Nigerian-American Tech Genius Who Built Speech Recognition Software For African Languages Abake Adenle

Nigerian-American Tech Genius Who Built Speech Recognition Software For African Languages Abake Adenle

Abake Adenle is a Nigerian-American entrepreneur who creates African language voice detection and speech synthesis software. There was no known player in the voice recognition and speech synthesis software business that specialized in African languages when she launched her company.

Adenle aspired to be a university professor as a child, but she began her career in finance, spending eight years as a quantitative strategist at Morgan Stanley. “I designed and developed trading methods for institutional investors as part of my job. She told Techpoint Africa, “I did that for almost eight years.”

Adenle created the Speak Yoruba App while at Morgan Stanley to help people learn the Yoruba language. She was inspired to create the program after observing her niece and nephew use a smartphone application to learn English, according to her.

She added, “And it ended up performing great in the app store.” “I had a number of requests from people wanting me to build a version of the app in their native African language, which was great and something I believed I could do. But I had a job that required me to work from 8 a.m. to 11 p.m., so it wasn’t feasible for me to take on at that time.”

After eight years in finance, she eventually left to focus on her speech recognition program. Her desire to own her time and enjoy intellectual independence drove her to make the decision, she claims.

She told Techpoint Africa, “I appreciate the idea of owning my time.” “I also value intellectual liberty. “I’m working on something I want to work on,” she clarified, “not because it’s been assigned to me, but because I enjoy working on it.” This is something I am grateful for.”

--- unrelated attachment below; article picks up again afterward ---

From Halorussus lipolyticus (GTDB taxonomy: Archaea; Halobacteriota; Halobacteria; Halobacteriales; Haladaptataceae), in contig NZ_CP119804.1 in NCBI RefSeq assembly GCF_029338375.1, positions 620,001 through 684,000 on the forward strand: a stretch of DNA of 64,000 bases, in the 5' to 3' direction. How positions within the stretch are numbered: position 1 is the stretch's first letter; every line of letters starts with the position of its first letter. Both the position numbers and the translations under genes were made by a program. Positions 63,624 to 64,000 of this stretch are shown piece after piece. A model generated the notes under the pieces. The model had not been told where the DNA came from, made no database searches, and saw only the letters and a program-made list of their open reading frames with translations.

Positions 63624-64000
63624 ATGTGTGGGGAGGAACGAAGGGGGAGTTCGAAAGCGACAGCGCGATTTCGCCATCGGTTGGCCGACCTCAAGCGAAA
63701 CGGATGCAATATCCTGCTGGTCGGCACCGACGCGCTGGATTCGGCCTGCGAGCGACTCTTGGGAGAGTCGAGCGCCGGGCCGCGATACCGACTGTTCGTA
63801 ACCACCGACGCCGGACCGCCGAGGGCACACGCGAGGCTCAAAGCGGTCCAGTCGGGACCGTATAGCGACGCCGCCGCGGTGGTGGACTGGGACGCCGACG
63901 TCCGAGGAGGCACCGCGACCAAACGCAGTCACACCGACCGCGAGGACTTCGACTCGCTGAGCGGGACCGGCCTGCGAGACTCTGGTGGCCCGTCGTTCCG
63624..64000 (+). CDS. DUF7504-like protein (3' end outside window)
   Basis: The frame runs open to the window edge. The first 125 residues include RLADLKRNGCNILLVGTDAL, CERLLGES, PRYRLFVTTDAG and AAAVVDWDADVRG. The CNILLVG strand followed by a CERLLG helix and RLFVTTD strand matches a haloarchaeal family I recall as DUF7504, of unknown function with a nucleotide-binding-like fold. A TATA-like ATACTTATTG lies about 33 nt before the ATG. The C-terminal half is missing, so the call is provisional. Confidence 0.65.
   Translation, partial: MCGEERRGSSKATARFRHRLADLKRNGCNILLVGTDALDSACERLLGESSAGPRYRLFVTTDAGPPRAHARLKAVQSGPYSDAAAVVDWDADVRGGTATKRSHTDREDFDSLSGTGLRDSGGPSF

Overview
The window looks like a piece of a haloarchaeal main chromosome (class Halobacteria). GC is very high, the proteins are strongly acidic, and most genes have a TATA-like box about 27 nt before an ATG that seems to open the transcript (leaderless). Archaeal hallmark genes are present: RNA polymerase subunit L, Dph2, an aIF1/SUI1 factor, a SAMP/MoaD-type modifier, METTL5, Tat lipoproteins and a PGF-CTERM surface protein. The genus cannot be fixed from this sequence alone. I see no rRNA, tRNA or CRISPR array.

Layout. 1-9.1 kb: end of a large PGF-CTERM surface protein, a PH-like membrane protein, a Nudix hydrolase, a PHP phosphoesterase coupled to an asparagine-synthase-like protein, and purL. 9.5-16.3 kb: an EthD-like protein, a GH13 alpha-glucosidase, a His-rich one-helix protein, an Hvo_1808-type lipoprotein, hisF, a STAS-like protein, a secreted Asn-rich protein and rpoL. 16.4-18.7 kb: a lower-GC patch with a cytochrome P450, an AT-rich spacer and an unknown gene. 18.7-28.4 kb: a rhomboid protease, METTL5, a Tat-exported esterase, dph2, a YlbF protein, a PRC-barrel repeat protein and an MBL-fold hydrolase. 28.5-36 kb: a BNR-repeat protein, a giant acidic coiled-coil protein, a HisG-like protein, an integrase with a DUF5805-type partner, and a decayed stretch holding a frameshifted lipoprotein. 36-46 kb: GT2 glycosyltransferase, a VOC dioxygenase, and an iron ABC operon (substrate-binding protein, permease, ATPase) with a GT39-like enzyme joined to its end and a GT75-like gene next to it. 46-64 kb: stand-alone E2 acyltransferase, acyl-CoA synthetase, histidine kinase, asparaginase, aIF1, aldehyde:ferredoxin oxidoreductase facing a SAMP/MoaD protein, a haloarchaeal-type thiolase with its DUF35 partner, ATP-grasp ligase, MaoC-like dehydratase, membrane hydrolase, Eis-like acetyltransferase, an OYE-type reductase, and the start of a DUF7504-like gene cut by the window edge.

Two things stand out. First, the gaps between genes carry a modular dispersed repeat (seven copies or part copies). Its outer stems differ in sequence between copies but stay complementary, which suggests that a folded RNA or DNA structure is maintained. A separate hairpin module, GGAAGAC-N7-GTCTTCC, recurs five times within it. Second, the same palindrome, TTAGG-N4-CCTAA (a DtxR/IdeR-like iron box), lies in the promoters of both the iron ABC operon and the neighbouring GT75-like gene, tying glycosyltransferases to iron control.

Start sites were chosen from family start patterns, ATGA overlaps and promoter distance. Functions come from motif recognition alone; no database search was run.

When we first entered the voice recognition industry in 2017, it was pretty uncharted territory with a lot of unknowns. She, on the other hand, was unfazed. Adenle was consulting in the finance area while creating her software and looking for investment for her startup.

“It was my responsibility to design voice recognition and speech synthesis, as well as to deploy a product that spoke two African languages. As a result, I created a Beta One for Yoruba and Swahili,” she explained.

“We created a male Swahili voice as well as three female Yoruba voices, one of which was based on my Yoruba voice. We also created a couple of variations of our main speech recognition model that were content-specific voice recognition models for Yoruba and Swahili.”

It’s important to note that Siri and Alexa are powered by speech recognition technologies.

While Adenle’s business plan was admirable, many venture capitalists were unwilling to invest, so she submitted a proposal to Innovate UK, where she received $500,000 in startup investment. “We still have the broadest native African language coverage right now, even if we’re still in private beta,” she said.

The internet mogul was born in the United States to Nigerian parents. She did, however, spend the first six years of her childhood in Nigeria before returning to the United States for her secondary education.

She completed her education in the United States, earning a bachelor’s degree in electrical engineering from Morgan State University in Maryland. She also completed a Ph.D. program in Signal Processing at Cambridge University, with a concentration on Bayesian Inference.

She is now the founder and CEO of ajala, a London-based start-up that develops enterprise speech solutions for languages with limited resources, with an emphasis on African languages. Adenle considers her startup to be one of her proudest achievements. For her, creating something novel, such as the app she created, is gratifying.

Adenle received the Diversity, Equity, and Inclusion (DEI) in Voice award from Women in Voice (WIV), a non-profit located in the United States, in July. The award honors and promotes women and gender diversity in the field of speech technology. The Nigerian-American financial analyst was honored for her achievements in “making African languages accessible through voice solutions.”







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